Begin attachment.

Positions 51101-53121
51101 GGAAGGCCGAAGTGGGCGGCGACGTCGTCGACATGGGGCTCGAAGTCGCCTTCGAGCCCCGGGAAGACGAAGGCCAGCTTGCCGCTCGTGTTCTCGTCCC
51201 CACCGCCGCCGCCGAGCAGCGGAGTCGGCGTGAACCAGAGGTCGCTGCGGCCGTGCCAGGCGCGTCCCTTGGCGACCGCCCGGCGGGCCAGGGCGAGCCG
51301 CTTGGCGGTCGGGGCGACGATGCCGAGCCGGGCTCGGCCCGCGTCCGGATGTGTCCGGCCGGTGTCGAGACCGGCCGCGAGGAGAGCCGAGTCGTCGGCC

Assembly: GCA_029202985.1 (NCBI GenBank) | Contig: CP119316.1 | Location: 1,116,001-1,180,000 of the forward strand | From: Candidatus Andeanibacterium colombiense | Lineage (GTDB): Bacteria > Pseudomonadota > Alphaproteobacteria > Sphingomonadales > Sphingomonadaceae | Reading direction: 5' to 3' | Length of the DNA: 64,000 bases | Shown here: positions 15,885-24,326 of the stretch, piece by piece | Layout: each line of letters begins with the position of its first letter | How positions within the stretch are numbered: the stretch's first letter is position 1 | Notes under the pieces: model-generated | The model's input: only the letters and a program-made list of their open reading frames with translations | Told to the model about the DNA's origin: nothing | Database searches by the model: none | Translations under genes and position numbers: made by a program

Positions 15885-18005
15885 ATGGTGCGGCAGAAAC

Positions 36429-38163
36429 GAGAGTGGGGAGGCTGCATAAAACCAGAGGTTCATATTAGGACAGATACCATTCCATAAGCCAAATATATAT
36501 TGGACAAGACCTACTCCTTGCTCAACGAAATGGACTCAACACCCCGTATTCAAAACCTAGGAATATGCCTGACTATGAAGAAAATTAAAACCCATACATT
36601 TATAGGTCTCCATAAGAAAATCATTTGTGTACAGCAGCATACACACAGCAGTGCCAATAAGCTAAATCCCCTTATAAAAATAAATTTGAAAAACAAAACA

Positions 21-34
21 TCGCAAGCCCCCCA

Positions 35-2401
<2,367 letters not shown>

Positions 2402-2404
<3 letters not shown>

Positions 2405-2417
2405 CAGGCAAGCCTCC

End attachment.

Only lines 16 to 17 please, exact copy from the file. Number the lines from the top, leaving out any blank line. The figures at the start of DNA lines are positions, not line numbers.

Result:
Positions 2402-2404
<3 letters not shown>